Another social issue documentary that deserves highlighting is Disclosure, which opened our eyes to Hollywood's transphobia pandemic. In a heart-breaking moment, Laverne Cox describes just how the frequently violent deaths of trans people in movies influence the way viewers see them, and the way they see themselves. In other noteworthy interviews, Trace Lysette opens up on working on Transparent, and Lilly Wachowski discusses The Matrix as a trans allegory. Based on personal accounts from these familiar trans creatives, Sam Feder surveys the living history of how the community has been misrepresented in Hollywood, going back all the way to DW Griffith’s Judith of Bethulia (1914). In Hollywood's conversations for visibility of underrepresented racial, ethnic and LGBTQ communities, the advocacy for disability representation however has been a little too hushed. Nicole Newnham and James Lebrecht call this out in Crip Camp. The Obamas' engaging follow-up to last year's Oscar-winning American Factory sees a freewheeling summer camp burgeon into a civil rights movement for the disabled.
In Boys State, a summer camp in Austin, Texas holds the answers to the tone and tenor of modern political discourse in the US. Every year, hundreds of high-school students from all around the country come together for seven days to simulate the American democratic process: they form a two-party political system, run campaigns to elect a governor, and pass laws. It's where Dick Cheney and Bill Clinton got their starts. We watch as the values and beliefs of these young idealists are challenged by the electoral system, and the ideological debates and personality clashes that arise from it. It sure is a grand political experiment to monitor a democracy's health, and diagnose any underlying malady. Instead, what we also see is how the more ambitious use the political system to their advantage in what turns out to be an ill-boding synopsis of politics as a patriarchal domain.
Watching Frederick Wiseman's City Hall is like watching a film at the very moment of its making. It is “direct cinema” after all. In a career spanning over five decades, Wiseman has scrutinised so many social institutions that shape democracy, he has become an institution in himself. In his new documentary, he focuses his undivided attention to the functioning of the city administration in Boston, from something as banal as garbage collection to something as fascinating as the opening of a cannabis dispensary, from something as intimate as officiating a lesbian wedding to something as large-scale as the Red Sox victory parade. It is not a fly-on-the-wall account by any measure. Wiseman is "at least 2 percent conscious" (like he once remarked) of how his portrait of the municipality — that functions in a manner consistent with the democratic ideals of the US Constitution — is a clear antithesis to the way Trump ran the country.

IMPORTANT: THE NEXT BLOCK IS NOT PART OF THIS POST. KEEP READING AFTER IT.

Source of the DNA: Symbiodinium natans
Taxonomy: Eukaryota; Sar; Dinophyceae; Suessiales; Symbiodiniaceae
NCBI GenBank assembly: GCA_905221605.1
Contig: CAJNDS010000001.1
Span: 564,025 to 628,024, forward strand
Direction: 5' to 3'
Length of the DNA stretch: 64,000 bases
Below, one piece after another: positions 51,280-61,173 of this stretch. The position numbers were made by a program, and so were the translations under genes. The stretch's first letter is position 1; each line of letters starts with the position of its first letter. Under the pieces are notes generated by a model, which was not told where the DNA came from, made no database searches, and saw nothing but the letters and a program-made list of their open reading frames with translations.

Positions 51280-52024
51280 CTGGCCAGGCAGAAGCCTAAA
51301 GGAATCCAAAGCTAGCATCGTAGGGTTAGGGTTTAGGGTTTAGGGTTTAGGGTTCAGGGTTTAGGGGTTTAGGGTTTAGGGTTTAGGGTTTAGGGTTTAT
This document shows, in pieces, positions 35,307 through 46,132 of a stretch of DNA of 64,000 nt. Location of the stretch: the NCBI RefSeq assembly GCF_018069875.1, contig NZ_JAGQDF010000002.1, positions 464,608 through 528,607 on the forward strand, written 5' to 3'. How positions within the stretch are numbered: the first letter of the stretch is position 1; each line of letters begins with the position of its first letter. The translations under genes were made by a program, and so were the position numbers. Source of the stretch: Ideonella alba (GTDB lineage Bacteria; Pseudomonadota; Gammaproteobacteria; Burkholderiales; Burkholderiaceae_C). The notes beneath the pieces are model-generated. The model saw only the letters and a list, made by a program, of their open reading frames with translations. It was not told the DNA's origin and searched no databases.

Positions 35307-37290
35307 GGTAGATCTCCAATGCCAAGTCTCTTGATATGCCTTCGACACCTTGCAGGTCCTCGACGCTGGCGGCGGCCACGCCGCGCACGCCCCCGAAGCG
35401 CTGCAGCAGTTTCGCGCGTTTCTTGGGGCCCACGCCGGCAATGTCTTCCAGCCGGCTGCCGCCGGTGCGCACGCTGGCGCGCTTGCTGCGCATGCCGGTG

If the aforementioned documentaries are like cinematic equivalent of spinach, Tiger King is like a cheeseburger with fries. The adage “reality is stranger than fiction" may be overused, but it conveys a truth that is difficult to dispute. The subtitle "Murder, Mayhem and Madness" perhaps best describes the docuseries from Eric Goode and Rebecca Chaiklin. Tracing the rivalry between two American archetypes, the white trash Joe Exotic vs hippie blonde Carole Blaskin, it gives us a staggering snapshot of unchecked capitalism in all its moral depravity. Across seven episodes, we witness the sensationalised feud between Joe (a gay, mullet-sporting polygamist who loves tigers and guns alike) and Carole (a blonde-haired animal rights activist with a fondness for leopard-print dresses) spiral into assassination plots and multi-million-dollar lawsuits with twists and turns aplenty. It's a fever dream ripe for a B-movie adaptation starring Nicolas Cage. If Tiger King becoming a cultural phenomenon was a bit of a surprise, The Last Dance becoming one was not so much. Mixing archival footage with interviews, juicy revelations with rare insights, the docuseries retraced Michael Jordan's final season with the Chicago Bulls in 1997-98. From the insatiable binge-watcher to the old-fashioned an-episode-a-week viewer, it had everyone hooked.
We can't talk about 2020 without a word on COVID-19 and its impact the world over. In 76 Days, Hao Wu coordinates with two on-ground reporters to document the doctors and nurses diagnosing, treating, and watching over infected patients in Wuhan. Making a virtue of simplicity and intimacy, Wu's film is intended as a tribute to the health care workers. So, it is decidedly apolitical, operating within the limits of China's carefully-curated status quo. Ai Weiwei takes a markedly more extensive and political approach in CoroNation. Collaborating with a larger team of volunteers, he shows the failure of Wuhan authorities in assessing the severity of the virus, and a China not reluctant to flex its military muscle to enforce a strict lockdown. Alex Gibney also tackles the crisis in his new film, Totally Under Control, which chronicles America's response to the pandemic by comparing it to that of South Korea’s.
With isolation and the slower-paced life, what the documentaries which have driven the conversation this year have undeniably proved is: we need more stories of how everyone else is coping. Films especially allow us to be mobile, travel and live vicariously through a whole world's stories. These stories give us hope we'll come out stronger on the other side of it. Perhaps, that's one of the only things keeping many of us film lovers going: imagining all the documentaries, stories and art that will come out of it.